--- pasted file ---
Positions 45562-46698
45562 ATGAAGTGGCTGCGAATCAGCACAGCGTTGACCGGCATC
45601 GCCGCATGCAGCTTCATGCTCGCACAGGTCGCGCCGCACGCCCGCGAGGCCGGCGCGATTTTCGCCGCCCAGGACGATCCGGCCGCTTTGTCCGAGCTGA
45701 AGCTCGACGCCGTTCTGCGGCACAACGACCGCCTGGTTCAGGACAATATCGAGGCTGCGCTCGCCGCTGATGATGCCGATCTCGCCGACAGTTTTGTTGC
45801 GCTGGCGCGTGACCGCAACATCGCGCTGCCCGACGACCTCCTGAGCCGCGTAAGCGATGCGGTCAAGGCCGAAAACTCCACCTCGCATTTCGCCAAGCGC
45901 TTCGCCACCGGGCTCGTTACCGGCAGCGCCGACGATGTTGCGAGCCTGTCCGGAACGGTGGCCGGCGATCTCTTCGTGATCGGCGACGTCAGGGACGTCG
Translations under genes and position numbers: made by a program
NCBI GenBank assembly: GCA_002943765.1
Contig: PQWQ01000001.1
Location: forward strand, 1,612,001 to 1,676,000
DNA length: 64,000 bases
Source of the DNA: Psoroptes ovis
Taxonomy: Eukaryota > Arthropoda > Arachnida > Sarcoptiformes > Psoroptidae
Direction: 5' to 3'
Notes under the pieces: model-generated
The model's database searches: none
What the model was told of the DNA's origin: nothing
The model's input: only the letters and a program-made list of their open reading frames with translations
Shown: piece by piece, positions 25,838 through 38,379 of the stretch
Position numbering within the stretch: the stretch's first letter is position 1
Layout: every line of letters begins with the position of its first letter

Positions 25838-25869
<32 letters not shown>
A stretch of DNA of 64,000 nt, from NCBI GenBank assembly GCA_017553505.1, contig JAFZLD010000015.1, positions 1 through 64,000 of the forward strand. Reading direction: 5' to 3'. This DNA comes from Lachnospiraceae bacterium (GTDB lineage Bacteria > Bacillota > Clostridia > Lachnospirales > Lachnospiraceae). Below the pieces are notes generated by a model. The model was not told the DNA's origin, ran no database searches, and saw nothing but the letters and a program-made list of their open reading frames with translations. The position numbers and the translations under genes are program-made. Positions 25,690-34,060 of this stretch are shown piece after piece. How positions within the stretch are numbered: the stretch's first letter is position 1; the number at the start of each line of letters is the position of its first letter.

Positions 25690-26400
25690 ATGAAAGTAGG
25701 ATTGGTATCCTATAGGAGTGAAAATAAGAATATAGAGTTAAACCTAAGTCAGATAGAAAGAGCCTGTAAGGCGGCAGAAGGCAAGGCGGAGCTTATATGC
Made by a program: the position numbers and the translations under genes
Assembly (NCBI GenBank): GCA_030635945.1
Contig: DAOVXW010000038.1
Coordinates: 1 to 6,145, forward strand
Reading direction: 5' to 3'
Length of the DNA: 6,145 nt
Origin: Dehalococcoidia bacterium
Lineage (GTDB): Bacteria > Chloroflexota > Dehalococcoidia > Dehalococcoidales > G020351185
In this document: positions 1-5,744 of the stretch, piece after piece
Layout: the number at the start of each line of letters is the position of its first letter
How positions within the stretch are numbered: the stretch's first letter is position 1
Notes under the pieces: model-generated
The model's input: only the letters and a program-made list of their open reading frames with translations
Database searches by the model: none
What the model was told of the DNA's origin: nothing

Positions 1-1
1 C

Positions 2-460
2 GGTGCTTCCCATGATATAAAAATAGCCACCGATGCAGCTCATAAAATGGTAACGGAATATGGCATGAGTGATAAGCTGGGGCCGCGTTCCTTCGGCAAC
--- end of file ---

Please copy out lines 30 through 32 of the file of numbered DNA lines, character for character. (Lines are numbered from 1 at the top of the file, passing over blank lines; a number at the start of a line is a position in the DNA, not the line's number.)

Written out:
Contig: DAOVXW010000038.1
Coordinates: 1 to 6,145, forward strand
Reading direction: 5' to 3'